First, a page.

Photo of old book pages

In the ellipses between
drops of rain
In the space between pale night’s end
and grey morning

I find you.
I find forgotten things.

Between lines of writing
in the pages of books
yellowing in drawers
and on shelves,
In the leathery slips
between their bindings—

And in the spaces
between the notes of songs
not yet written.
In the dry crack
precipitating the death
of an incandescent bulb,
that moment the knob twists
(an old brass lamp)

I hear whisperings,
stories long forgotten
and faded—
or things confused
with memories or dreams,


I find everything, and

In the spaces between
things, now, I find


Scaffolding for memory


The rain has stopped. The men from next door are talking neighborly, I can hear them now I’ve just opened the window. I like the sound of tires on the still-wet pavement as a car goes by. A quiet section of the city, this last handful of blocks before the cemetery bisects the avenue, not to reemerge ’til down in Sunset. I like where the road bends, transitions seamlessly from avenue to street block— just an easy curve following the bend in the high iron fence that separates the dead from the living.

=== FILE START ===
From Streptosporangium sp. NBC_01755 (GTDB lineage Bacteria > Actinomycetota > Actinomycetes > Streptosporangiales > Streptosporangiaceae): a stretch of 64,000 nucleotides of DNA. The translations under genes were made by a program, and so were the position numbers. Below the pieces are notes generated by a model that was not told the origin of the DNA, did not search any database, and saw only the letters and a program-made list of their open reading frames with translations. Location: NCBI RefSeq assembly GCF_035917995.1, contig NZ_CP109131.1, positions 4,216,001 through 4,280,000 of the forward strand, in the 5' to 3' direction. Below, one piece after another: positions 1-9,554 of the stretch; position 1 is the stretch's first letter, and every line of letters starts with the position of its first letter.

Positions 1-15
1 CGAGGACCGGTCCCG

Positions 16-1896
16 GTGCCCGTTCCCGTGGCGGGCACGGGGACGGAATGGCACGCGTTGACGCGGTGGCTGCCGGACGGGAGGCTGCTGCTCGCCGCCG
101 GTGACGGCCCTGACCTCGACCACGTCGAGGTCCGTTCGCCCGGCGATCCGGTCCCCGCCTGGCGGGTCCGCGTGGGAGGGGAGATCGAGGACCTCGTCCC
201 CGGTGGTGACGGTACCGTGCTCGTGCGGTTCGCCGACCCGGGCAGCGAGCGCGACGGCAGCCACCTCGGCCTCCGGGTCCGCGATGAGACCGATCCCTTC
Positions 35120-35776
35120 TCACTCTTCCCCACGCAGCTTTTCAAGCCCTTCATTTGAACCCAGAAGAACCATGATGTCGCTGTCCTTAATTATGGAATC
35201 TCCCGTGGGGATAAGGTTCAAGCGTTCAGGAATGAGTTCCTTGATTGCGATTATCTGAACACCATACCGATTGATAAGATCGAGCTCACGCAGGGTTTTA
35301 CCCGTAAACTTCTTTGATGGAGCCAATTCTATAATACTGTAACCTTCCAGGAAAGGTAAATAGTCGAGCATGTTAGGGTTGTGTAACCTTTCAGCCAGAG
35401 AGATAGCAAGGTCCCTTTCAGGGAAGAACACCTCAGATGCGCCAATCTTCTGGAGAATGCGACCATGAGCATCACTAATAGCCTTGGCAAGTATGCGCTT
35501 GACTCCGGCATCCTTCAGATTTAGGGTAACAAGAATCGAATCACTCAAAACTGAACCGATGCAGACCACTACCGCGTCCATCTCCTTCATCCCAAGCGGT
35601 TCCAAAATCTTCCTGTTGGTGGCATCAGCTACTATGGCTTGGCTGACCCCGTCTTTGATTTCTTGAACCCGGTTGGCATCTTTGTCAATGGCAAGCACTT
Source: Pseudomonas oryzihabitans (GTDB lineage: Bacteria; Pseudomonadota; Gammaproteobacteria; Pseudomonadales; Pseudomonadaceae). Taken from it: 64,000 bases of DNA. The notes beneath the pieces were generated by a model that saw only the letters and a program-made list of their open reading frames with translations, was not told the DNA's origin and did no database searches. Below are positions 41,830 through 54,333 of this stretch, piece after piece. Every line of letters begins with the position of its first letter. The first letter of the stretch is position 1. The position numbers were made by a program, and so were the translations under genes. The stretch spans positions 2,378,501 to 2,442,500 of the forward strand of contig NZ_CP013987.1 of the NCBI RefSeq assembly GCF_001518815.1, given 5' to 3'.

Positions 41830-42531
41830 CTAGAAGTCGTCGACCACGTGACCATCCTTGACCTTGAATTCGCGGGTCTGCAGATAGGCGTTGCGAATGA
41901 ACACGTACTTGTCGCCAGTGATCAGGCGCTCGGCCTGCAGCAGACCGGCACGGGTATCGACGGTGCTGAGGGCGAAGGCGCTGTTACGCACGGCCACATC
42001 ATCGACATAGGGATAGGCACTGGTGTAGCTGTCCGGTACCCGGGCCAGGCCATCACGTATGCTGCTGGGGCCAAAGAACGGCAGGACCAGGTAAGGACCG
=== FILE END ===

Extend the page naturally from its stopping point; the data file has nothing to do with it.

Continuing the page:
One of the reasons I write so much—keep records, organize photos by year, date every last drawing in my sketchbooks— is that I know how impressible and fallible memory is. We think things are so clear and true in our memories— but when there are records against which to hold them, they often reveal themselves to be as fluid as dreams, endlessly rewritable.